Footwork, punching and pretty much everything else come from a sensible foundation
1. You don’t want your stance to be too wide or close together; the best way is to keep your feet just a little more than shoulder-width apart. That gives you a good, solid base.
1a. My hands stay up, my lead hand extended slightly forward in front of my chin as I want it to get to the target – and back – as quickly as possible. The rear hand would preferably be nearer your temple than your chin, but you may have to bend your knees more so as not to open up too much of your body.
1b. You shouldn’t be leaning to heavily on either your front or back foot, balance is so important. In the amateurs, a lot of work came off the backfoot but in professional boxing you need to generate more power so neutral balance is better, as you need to be able to easily transfer your weight from the front to the back and a solid base allows you to do that.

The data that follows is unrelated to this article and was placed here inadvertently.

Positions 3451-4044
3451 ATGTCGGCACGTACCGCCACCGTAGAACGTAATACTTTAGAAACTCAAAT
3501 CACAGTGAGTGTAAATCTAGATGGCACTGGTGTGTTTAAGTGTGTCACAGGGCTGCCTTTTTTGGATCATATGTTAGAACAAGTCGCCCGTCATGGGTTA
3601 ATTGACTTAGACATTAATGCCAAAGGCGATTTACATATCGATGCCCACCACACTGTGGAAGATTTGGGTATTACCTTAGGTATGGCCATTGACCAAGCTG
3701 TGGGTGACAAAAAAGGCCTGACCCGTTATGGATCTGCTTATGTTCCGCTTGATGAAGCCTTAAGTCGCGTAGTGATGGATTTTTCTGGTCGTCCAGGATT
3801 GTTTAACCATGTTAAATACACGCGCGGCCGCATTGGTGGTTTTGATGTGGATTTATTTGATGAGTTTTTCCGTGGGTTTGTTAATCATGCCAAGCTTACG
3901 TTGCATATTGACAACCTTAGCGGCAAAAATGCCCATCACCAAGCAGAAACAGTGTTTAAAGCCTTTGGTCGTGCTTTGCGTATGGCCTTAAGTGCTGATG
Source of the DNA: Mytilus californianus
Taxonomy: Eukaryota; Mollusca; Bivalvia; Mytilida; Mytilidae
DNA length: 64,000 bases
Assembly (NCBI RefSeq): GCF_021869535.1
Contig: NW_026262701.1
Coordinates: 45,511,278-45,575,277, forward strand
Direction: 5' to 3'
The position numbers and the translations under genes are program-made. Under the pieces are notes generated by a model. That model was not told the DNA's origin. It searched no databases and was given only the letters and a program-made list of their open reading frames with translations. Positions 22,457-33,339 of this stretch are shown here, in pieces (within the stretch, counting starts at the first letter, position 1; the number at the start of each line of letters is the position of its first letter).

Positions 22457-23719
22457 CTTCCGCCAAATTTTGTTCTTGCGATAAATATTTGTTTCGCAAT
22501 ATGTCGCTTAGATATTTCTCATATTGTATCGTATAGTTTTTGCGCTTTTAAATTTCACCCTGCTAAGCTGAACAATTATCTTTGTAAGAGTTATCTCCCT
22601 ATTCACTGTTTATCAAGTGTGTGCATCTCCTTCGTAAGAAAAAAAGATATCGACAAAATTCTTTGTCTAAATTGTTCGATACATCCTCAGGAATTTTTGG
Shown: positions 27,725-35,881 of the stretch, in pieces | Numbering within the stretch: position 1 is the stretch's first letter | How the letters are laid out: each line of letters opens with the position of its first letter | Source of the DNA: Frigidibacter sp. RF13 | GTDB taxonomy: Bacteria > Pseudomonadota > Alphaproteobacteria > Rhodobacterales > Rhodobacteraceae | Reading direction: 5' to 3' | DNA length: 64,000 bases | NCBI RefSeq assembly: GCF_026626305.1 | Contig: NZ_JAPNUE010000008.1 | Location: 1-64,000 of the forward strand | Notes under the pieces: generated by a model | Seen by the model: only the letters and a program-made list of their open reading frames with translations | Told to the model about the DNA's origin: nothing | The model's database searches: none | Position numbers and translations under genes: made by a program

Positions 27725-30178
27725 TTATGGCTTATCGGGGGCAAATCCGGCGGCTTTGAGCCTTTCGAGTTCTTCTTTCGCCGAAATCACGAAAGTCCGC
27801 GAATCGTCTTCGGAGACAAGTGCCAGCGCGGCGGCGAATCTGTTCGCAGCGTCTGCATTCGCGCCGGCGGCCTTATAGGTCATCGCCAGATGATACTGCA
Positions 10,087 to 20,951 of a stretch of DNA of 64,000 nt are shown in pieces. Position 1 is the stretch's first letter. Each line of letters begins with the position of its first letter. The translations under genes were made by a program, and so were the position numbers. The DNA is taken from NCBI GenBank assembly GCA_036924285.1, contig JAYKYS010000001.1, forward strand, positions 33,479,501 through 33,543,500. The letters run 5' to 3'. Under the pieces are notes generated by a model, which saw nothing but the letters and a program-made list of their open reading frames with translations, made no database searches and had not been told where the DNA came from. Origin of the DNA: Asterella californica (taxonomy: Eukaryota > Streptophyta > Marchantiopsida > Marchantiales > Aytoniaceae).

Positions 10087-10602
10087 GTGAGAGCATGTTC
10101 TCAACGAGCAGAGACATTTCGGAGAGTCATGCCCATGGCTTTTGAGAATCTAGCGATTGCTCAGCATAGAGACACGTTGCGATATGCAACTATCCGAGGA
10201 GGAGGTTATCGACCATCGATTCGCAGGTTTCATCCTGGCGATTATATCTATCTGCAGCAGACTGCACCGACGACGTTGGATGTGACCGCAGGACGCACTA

1c. My back foot would always be up on the ball of the foot, allowing me to pivot, but my front foot would be flat, providing a solid base. I don’t want to be bouncing up and down to much because it takes a lot of energy, so you just want to be edging forward.
The essence of an effective attack and defence is intelligent movement
1. As an orthodox fighter, if I’m moving forward or to the left, front foot first. If I’m going to the right or backwards, right foot first. So first you move the foot closest to the direction in which you intend to go.
2. Top tip
The best way to start practising is to go up and down a line drawn – or sellotaped – on the gym floor and go forwards and backwards along the line, then side to side, then incorporating the punches with it.
3. Common mistake
You should never have your feet too close together or cross your feet as it leaves you off balance and prone to being knocked over.
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